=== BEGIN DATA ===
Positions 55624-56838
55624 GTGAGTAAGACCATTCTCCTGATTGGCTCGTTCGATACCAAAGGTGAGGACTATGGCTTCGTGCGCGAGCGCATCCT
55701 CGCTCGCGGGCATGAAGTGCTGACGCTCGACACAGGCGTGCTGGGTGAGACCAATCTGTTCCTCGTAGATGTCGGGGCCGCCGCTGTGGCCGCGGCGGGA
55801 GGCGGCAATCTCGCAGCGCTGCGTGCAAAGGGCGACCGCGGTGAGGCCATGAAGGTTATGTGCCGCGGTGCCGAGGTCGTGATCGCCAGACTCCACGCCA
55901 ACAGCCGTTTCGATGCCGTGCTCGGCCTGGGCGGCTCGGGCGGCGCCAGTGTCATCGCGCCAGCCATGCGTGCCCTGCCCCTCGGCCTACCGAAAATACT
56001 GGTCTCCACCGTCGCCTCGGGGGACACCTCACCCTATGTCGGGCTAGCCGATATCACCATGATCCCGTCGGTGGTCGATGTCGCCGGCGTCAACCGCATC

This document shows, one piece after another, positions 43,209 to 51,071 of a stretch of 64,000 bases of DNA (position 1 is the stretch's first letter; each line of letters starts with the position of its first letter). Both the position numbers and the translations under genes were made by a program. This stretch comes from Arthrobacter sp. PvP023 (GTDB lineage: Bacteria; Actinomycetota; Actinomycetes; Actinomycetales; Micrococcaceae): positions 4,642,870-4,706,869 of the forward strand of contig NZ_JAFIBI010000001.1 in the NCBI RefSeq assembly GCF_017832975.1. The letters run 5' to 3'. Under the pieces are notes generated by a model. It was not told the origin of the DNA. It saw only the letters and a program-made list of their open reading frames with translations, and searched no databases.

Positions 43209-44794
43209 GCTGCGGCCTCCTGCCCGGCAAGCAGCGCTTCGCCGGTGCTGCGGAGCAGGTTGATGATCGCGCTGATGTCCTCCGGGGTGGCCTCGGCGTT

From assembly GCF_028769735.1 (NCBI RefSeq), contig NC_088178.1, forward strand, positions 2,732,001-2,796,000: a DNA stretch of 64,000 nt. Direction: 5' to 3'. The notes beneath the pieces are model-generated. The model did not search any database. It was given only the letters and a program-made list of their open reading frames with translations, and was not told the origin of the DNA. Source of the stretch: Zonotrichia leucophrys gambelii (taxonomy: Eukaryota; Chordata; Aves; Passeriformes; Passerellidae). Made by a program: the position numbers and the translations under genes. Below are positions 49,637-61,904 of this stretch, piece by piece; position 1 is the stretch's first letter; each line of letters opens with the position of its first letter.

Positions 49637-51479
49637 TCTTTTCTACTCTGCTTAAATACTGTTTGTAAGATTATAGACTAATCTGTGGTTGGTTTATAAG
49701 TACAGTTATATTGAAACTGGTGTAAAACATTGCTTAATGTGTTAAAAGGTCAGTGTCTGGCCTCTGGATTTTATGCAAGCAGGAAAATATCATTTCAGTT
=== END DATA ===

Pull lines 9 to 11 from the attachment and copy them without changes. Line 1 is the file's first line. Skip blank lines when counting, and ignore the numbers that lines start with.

43209 GCTGCGGCCTCCTGCCCGGCAAGCAGCGCTTCGCCGGTGCTGCGGAGCAGGTTGATGATCGCGCTGATGTCCTCCGGGGTGGCCTCGGCGTT

From assembly GCF_028769735.1 (NCBI RefSeq), contig NC_088178.1, forward strand, positions 2,732,001-2,796,000: a DNA stretch of 64,000 nt. Direction: 5' to 3'. The notes beneath the pieces are model-generated. The model did not search any database. It was given only the letters and a program-made list of their open reading frames with translations, and was not told the origin of the DNA. Source of the stretch: Zonotrichia leucophrys gambelii (taxonomy: Eukaryota; Chordata; Aves; Passeriformes; Passerellidae). Made by a program: the position numbers and the translations under genes. Below are positions 49,637-61,904 of this stretch, piece by piece; position 1 is the stretch's first letter; each line of letters opens with the position of its first letter.

Positions 49637-51479